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Metafit - What is it? It's HIIT that's what it is!

During a Metafit work out the intense work periods may range from 5 seconds to 30 secs long, and are performed at 80% to 95% of a person’s estimated maximal heart rate, the maximum number of times your heart will beat in a minute without overexerting yourself. The recovery periods may last equally as long as the work periods and are usually performed at 40% to 50% of a person’s estimated maximal heart rate. The workout continues with the alternating work and relief periods totalling 20 to 30 minutes.

What are the benefits of HIIT?

HIIT training has been shown to improve:

  • aerobic and anaerobic fitness

  • blood pressure

  • cardiovascular health

  • insulin sensitivity (which helps the exercising muscles more readily use glucose for fuel to make energy)

  • cholesterol profiles

  • abdominal fat and body weight while maintaining muscle mass.

Why is HIIT Training so Popular?

HIIT training can easily be modified for people of all fitness levels and special conditions, such as overweight and diabetes. HIIT workouts can be performed on all exercise modes, including cycling, walking, swimming, aqua training, elliptical cross-training, and in many group exercise classes. HIIT workouts provide similar fitness benefits as continuous endurance workouts, but in shorter periods of time. This is because HIIT workouts tend to burn more calories than traditional workouts, especially after the workout. The post-exercise period is called “EPOC”, which stands for excess post exercise oxygen consumption. This is generally about a 2-hour period after an exercise bout where the body is restoring itself to pre-exercise levels, and thus using more energy. Because of the vigorous contractile nature of HIIT workouts, the EPOC generally tends to be modestly greater, adding about 6 to 15% more calories to the overall workout energy expenditure.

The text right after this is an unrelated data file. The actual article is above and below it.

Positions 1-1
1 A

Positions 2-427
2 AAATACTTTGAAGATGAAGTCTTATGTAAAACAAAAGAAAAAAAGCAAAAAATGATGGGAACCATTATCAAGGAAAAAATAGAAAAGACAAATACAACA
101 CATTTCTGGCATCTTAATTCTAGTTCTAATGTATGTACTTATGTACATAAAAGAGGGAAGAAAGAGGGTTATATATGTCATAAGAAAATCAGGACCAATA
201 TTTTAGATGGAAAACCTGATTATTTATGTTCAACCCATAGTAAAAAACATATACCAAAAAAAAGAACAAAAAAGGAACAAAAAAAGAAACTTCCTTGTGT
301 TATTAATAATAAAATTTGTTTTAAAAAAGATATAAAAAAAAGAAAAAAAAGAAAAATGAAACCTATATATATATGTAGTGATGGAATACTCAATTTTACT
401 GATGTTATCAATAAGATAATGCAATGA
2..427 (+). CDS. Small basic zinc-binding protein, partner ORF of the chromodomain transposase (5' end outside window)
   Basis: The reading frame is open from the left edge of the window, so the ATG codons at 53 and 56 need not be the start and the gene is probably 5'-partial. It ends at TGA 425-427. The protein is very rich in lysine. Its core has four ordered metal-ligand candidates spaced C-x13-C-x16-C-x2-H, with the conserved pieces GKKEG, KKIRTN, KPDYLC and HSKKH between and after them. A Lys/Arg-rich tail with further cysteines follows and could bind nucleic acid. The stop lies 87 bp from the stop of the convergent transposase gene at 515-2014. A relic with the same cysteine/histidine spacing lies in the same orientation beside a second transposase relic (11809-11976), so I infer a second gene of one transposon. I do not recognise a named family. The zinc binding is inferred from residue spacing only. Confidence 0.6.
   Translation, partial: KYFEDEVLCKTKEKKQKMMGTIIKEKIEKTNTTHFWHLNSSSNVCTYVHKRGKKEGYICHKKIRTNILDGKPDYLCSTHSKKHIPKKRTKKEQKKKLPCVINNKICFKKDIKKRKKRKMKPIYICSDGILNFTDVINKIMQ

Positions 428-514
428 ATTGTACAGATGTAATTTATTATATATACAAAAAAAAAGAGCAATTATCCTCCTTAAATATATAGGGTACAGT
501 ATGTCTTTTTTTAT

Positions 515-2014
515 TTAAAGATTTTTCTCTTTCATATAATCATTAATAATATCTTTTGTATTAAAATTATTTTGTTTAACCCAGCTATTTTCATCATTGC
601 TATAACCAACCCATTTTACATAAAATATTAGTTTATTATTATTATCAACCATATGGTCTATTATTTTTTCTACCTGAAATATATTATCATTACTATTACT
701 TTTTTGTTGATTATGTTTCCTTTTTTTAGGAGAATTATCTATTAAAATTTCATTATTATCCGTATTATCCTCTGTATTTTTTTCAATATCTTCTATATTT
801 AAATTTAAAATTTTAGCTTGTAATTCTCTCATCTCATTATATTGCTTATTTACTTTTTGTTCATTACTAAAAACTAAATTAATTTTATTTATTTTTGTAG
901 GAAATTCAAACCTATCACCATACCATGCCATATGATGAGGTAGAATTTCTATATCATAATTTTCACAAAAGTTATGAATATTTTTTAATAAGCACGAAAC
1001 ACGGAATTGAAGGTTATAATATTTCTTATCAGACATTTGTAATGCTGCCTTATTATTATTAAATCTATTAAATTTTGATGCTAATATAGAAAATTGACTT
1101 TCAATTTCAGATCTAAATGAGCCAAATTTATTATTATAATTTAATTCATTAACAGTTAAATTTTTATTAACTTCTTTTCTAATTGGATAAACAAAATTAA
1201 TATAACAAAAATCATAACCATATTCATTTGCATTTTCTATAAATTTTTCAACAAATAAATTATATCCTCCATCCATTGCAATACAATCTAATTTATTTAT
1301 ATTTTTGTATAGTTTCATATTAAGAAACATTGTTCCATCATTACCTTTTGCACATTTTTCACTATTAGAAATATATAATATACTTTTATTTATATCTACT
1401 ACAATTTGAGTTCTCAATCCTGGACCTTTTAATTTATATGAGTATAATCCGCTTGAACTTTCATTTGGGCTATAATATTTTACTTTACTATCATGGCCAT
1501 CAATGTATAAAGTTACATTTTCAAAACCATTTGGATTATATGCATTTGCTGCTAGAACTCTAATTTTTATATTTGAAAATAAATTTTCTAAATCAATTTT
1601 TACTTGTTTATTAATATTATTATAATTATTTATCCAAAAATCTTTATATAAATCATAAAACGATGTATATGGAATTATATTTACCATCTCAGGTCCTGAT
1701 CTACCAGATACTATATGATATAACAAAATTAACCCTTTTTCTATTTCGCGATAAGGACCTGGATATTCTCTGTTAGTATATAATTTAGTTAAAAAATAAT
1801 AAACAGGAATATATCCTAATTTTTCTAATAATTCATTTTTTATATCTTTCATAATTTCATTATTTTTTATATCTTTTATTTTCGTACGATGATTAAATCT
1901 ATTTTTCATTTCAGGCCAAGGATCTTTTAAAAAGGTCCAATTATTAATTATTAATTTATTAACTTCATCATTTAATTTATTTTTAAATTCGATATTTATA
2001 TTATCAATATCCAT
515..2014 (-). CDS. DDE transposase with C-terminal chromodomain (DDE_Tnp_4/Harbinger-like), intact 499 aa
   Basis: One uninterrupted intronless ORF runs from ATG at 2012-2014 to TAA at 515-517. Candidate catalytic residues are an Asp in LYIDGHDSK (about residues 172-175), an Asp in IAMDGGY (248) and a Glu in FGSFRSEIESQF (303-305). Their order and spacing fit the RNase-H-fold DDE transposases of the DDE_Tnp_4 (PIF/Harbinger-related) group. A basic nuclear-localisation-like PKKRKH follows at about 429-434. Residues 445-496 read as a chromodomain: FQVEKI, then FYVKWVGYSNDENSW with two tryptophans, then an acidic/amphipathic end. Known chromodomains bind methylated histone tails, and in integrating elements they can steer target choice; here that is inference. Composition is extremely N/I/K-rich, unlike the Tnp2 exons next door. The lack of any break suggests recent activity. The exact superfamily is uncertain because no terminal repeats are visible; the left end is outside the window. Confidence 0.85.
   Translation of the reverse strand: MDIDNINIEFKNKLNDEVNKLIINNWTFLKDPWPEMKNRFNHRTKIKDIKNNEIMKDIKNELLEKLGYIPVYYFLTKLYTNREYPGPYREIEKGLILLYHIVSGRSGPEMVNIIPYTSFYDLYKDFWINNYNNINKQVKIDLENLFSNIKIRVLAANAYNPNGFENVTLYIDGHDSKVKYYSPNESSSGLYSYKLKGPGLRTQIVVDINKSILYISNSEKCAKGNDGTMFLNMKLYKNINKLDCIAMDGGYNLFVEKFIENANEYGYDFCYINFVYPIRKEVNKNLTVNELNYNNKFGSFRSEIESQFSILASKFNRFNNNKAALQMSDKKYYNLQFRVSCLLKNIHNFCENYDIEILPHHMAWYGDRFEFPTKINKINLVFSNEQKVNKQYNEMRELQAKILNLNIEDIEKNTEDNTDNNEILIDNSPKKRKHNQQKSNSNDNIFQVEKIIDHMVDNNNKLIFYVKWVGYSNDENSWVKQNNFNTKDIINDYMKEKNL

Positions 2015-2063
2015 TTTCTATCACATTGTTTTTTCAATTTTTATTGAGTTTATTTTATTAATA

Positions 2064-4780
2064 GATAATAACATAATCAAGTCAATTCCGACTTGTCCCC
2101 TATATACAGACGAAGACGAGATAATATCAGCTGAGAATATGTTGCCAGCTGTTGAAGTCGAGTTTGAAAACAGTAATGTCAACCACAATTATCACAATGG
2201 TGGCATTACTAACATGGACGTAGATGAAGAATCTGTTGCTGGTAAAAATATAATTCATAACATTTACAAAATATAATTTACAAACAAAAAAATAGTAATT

HIIT Misconceptions

1. Longer is better = false

True HIIT shouldn’t last 60 or even 30 minutes. The idea behind a good high-intensity workout is to go all out; think sprint vs. jog. When the length of your “high-intensity” workout approaches 30 minutes, the intensity will diminish. If you’re working for over 25 minutes – you ain’t doing a HIIT workout!!!

2. All exercises are well-suited for HIIT = false

Not all exercises should be used for HIIT training. To achieve true high intensity, use full-body movements that tax your cardiovascular system and build strength endurance. For example, burpees, squat jumps, sprints. Bodyweight exercises tend to be the most effective for maximum output. Single-joint exercises like bicep curls or tricep extensions don’t offer benefits of total-body conditioning. Remember if you can talk while you’re doing high-intensity intervals, you have to ask yourself is this really a HIIT workout?

3. HIIT alone will shed fat = false

It’s true that one of the benefits of HIIT is that it triggers excess post-exercise oxygen consumption, also known as afterburn, which helps boost your body’s metabolism for hours after a high-intensity workout. But, afterburn is not a license to eat everything you desire. If you indulge in a huge cheat meal after every workout, you will never see the results you want. Don’t use HIIT to justify poor eating habits; instead, clean up your diet and not only will you have more energy for your workout, but you’ll start seeing the results.

4. HIIT training will bulk you up = false

HIIT will burn fat while maintaining lean muscle, improving cardio endurance, and improving work capacity. Work capacity refers to the body’s ability to work at different intensities and durations. Muscular hypertrophy is achieved by using bodybuilding training, so don’t be afraid to squat, deadlift, press heavy things on your non-HIIT days.